My hospital is a remote DGH with a tiny staff. This is a good thing. The compensation for going to the arse end of nowhere is that this is where you’ll find hospitals with fewer students, better teaching, and much more opportunity for getting stuck into things. I was told before I came that at this hospital, I would be able to do practical stuff and improve my clinical skills.
I clerked in my first patients. I learned how to scrub in. I relearned how to take bloods. I stopped trembling when I had to sign patients’ notes, and pretended I wasn’t when I had to hold down a toddler for a blood draw.
At least twice a day, someone asked, “Are you a medical student? Do you put venflons in?” I always told them that I was a medical student but that I’d only ever done a venflon on a plastic arm (and that in my OSCE, I had failed to do even that — but I didn’t say that part), and they always balked and went to find someone else. Eventually, my FY2 found a man with excellent veins and herded me in to his room… and I gave up after the fourth attempt. It happened again on the next three patients. The patient who ended up being my first successful venflon got me because it was the middle of the night and the ward nurse thought that my burgundy scrubs indicated some sort of competence.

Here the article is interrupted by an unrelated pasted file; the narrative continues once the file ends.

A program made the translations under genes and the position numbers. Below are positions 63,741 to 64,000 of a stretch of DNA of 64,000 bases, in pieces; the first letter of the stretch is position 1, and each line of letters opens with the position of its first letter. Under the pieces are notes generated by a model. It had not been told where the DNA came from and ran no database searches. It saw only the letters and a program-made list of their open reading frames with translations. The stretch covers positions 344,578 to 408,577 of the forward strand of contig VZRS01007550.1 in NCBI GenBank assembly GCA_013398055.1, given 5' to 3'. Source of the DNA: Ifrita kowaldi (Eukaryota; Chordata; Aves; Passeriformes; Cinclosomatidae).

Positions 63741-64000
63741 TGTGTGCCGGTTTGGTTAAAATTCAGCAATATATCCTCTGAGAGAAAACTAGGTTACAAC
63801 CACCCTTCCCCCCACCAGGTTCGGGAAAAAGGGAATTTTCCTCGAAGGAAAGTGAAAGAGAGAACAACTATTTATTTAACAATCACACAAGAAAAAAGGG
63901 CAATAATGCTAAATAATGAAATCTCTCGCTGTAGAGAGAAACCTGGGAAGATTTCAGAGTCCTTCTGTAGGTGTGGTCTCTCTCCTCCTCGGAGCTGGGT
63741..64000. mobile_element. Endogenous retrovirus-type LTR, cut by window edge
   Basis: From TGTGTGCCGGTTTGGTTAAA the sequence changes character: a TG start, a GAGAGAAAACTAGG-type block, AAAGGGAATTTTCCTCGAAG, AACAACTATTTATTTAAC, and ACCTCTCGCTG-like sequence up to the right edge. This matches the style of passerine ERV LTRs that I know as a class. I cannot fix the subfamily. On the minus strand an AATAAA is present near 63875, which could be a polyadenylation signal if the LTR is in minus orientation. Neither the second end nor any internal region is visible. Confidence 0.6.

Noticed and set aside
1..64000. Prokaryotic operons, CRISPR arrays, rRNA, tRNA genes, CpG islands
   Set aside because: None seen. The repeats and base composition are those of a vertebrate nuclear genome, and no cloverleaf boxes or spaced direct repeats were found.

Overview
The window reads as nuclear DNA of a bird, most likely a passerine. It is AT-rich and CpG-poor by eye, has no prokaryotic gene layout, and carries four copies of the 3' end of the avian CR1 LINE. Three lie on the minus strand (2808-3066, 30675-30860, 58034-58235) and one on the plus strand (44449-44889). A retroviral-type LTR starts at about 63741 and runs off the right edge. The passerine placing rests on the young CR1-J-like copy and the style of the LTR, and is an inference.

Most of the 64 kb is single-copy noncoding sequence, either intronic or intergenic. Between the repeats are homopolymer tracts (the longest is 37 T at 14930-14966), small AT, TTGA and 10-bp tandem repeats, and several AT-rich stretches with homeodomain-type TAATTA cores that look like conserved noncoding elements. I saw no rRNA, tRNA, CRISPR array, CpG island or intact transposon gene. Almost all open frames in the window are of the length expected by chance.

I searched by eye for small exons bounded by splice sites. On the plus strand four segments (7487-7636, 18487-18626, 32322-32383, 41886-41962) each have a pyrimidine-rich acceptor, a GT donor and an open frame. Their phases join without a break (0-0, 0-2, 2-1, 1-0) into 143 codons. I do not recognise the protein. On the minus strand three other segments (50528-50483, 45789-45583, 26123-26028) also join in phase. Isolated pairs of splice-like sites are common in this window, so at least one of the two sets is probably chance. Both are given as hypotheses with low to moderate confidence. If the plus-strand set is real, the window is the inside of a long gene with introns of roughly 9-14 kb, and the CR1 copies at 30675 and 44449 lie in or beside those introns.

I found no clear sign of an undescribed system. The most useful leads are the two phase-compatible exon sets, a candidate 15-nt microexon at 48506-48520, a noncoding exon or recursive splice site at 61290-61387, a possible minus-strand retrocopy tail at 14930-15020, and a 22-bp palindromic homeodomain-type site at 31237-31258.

The patient didn’t ask if I’d done this before, and thank God for that. I’d not slept. I might have blurted out the thing about the plastic arm.
Although if someone’s putting in a venflon and they can’t work out the venflon dressing, it’s a pretty good indicator that they’ve never done this before.
I cleaned up the blood that I’d got all over her and apologised profusely to the nurses for the blood that I’d got all over her sheets, and I scuttled back to the doctors’ room with my heart still doing triple time. They beamed at me. “Oh, we knew you could do it. You just needed to be left alone to get on with it!” Well, I suppose. Yes. I feel better about them now — getting one in in the mostly dark at five o’clock in the morning does wonders for confidence, even if it doesn’t do much for actual technique. Still, I’d not have wanted to be that patient.
I’ve still not worked out how to get them in without spurting blood absolutely everywhere.